Assessment of In Vitro and In Vivo Mitochondrial Function in Friedreich’s Ataxia and Huntington’s Disease

  • Anthony Schapira
  • Raffaele Lodi
Part of the Methods in Molecular Biology™ book series (MIMB, volume 277)

Huntington’s disease (HD) and Friedreich’s ataxia (FRDA) are associated with defects of respiratory-chain enzyme activities. In the respective disorders, these can be identified in tissue samples from postmortem brain and also during life from skeletal or cardiac muscle samples. The mitochondrial abnormalities are robust and reproducible. In the case of HD, it is uncertain how these mitochondrial defects fit in the pathogenetic cascade. Studies are ongoing to identify whether the respiratory-chain defect present in the brain is expressed in skeletal muscle at the spectrophotometric level. The presence of a bioenergetic defect as identified by 31P magnetic resonance spectroscopy (MRS) suggests that in HD expression of the mutant protein can exert an influence on mitochondrial function in tissues outside the central nervous system (CNS). It would appear that frataxin deficiency has a direct effect on mitochondrial function, either through iron-sulfur cluster construction or through the generation of free radicals. The identification these bioenergetic abnormalities in these neurodegenerative disorders has opened up the prospect for the development of disease-modifying therapies directed to the biochemical abnormalities demonstrated. 31P-MRS studies have detected a deficit of in vivo oxidative phosphorylation in the skeletal muscle of FRDA and HD patients and in the myocardium of FRDA patients. In both FRDA and HD patients, a relationship between the triplet repeat expansion and the extent of in vivo energy metabolism deficit has been shown. The total safety of MRS scans makes them an ideal tool for repeated assessments to monitor disease progression as well as the effect of new therapies. This chapter describes useful methods for assessment of mitochondrial function in vitro and in vivo.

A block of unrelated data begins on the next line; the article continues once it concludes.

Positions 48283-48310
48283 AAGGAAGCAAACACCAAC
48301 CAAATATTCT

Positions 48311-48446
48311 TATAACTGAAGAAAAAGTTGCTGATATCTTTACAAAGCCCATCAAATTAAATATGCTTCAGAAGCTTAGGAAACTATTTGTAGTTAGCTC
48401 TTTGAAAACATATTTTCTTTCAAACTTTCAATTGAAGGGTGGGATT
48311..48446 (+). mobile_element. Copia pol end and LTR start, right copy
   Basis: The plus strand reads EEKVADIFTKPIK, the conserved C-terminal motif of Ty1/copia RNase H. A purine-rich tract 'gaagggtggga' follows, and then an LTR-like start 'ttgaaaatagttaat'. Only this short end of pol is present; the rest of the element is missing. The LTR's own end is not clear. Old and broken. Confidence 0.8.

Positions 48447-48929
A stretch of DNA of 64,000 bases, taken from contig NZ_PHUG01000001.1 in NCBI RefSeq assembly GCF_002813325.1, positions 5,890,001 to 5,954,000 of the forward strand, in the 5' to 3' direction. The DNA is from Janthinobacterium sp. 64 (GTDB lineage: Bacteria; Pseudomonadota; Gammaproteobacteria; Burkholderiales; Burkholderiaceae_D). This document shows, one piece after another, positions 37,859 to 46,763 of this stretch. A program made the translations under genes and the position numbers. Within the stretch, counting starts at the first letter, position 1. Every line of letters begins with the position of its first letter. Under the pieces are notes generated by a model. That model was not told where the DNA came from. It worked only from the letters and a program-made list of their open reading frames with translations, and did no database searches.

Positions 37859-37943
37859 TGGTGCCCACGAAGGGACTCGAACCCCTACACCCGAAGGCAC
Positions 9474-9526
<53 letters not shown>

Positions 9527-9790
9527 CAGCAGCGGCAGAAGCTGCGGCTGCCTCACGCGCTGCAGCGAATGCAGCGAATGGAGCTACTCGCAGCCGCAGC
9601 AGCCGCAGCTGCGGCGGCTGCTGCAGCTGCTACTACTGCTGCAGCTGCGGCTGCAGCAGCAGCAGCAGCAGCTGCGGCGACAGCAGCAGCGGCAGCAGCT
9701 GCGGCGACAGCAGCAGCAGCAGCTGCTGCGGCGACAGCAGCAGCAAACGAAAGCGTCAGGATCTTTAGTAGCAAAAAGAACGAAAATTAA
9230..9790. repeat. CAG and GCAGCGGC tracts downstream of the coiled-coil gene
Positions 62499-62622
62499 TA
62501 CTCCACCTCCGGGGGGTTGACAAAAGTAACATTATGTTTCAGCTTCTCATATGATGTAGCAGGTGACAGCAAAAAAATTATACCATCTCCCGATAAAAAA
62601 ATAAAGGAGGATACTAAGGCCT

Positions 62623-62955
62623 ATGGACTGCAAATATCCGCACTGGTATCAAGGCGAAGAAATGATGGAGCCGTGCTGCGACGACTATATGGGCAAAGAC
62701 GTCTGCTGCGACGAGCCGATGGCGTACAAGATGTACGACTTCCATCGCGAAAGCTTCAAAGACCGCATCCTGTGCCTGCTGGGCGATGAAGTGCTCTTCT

Key Words

In vivo energy metabolism 31P-MRS mitochondrial dysfunction mitochondria Huntington’s disease Friedreich’s ataxia 


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Copyright information

© Humana Press Inc. 2004

Authors and Affiliations

  • Anthony Schapira
    • 1
  • Raffaele Lodi
    • 2
  1. 1.University Department of Clinical NeurosciencesRoyal Free and University College Medical School, University CollegeUK
  2. 2.Dipartimento di Medicina Clinica, E Biotecnologia Applicata “D. Campanacci,”Universita di Bologna, Policlinico S. OrsolaBolognaItaly

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